Valley RM and Composite models differ
Valley RM and composite boats of the same model designation fit differently and, sometimes, have slightly different hull dimensions.
BTW, my composite Aquanaut standard feels faster than an NDK Explorer. Sea Kayaker reviews and drag figures for each confirm this sense.
Have you tried the new Nordcapp. I like the Nordcapp LV. You have to lean to turn her but she is fast.
My explorer is great but I am 5’8" and you are right the lay up is dodgy. My skeg box seams to be leaking now.
a bit faster and more playfull boat
You’re likely too heavy for a Nordkapp LV which is really more playful and quicker…
I also agree.
Stay with what you got and on occasion when paddling with others, see if you can try their boat and see how you fit and how it feels. Paddlers are always obsessing over boats needlessly. If it’s an absolute dog that’s one thing but most boats will do the job fine with a good paddler in it. Enjoy what you have and the next best boat will pop right up in front of you in time.
I know: “Never change a winning team!” (The Valley Aquanaut HV RM)
I agree that changing a kayak to often is not the smartest to do if you got a boat that is “good enough”. A few years back I had a kayak with rudder and no rocker. Today I am very happy that I changed to a britboat, learned new techniques (edging, rolling ++) that would have been much harder with the old “ferry”.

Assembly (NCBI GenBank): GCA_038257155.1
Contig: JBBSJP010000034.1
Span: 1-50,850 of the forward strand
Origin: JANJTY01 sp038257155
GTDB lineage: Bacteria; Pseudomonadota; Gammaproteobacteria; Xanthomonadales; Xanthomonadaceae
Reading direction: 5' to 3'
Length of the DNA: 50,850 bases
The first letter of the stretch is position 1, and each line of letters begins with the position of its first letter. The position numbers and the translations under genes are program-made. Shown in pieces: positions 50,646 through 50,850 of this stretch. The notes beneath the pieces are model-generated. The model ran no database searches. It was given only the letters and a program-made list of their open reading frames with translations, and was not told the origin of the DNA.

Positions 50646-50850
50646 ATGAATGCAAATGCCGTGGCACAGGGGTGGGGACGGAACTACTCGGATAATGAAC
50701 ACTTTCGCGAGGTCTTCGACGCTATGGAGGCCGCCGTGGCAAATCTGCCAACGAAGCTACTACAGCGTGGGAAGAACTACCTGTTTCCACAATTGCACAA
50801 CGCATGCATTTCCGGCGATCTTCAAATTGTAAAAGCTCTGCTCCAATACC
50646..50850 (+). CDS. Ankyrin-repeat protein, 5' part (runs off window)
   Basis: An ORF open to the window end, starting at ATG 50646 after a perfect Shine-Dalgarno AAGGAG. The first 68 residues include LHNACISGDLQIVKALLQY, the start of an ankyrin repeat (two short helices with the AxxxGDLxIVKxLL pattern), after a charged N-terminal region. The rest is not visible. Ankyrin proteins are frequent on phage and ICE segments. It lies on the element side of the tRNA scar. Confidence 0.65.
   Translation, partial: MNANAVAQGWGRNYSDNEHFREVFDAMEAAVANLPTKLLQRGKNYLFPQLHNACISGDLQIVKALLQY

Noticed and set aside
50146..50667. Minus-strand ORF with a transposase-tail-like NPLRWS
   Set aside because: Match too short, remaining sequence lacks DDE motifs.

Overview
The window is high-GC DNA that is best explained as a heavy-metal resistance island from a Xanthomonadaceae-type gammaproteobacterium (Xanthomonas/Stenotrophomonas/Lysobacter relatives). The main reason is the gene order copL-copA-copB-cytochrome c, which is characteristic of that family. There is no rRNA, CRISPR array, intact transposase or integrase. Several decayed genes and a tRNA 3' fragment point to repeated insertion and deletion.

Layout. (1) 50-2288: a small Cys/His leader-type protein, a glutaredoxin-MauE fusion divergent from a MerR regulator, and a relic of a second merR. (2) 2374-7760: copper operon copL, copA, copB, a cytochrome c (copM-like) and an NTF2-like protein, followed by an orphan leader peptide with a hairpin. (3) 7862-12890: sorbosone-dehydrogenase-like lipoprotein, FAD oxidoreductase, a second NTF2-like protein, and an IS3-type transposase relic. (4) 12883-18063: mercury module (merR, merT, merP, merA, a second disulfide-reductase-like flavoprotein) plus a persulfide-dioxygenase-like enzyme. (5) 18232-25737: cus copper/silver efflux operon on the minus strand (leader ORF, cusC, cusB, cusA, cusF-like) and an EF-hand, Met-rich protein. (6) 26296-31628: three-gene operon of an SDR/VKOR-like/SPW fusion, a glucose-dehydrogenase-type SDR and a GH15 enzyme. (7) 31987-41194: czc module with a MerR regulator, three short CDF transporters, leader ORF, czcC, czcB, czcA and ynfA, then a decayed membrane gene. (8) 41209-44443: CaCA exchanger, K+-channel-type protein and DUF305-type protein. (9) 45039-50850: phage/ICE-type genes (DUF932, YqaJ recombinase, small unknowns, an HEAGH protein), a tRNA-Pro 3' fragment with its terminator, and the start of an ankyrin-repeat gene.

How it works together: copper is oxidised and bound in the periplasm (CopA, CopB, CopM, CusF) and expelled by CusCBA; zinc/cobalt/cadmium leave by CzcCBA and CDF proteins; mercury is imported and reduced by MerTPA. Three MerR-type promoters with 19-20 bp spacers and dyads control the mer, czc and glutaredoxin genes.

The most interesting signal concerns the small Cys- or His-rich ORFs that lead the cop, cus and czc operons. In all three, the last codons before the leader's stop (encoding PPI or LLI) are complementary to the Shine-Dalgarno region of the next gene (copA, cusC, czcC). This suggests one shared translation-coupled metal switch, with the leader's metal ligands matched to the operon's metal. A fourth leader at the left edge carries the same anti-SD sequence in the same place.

And that I can roll a kayak with or without the padle does not make me a good padler but sure it is more fun…
Based on your feedback I am really looking forward to testpadle following boats:
- Valley Aquanaut Composite
- P&H Cetus Composite
- P&H Scorpio RM
- Aquanaut LV RM (can I really fit a LV?)
Thanks again for your feedback!
I can’t imagine how you will fit in an
Aquanaut RM LV without major modification to the boat. There are people in the 6’ 200# range that have difficulty fitting in my LV comfortably.
Bruce, is your LV an RM? I cut away the
inner coaming lip for about a six inch run next to my
hips and this took away a minor pinch point. Otherwise I have tons of roon in my LV RM. I am 25 lbs heavier and 2 inches shorter than SVEINT and my bulkhead has a 2inch solid block of minicell with 2 inch foot blocks outboard on either side. That is a four inch build up to my feet. I think he should paddle it and see. What I don’t fully understand is how he will benifit from a change from the HV RM to the LV RM. In my mind there is not enough of a difference to justify the purchase, but a change to composite in another story. I would definitely check out the Nordcapp and the Q boat. If I were thinner I would still own the Q boat. Bill
Hey Bill- my LV is an RM
I have seen people shorter and lighter than the two of you struggle getting into and out of my boat. Perhaps it depends on where the weight is distributed on the individual.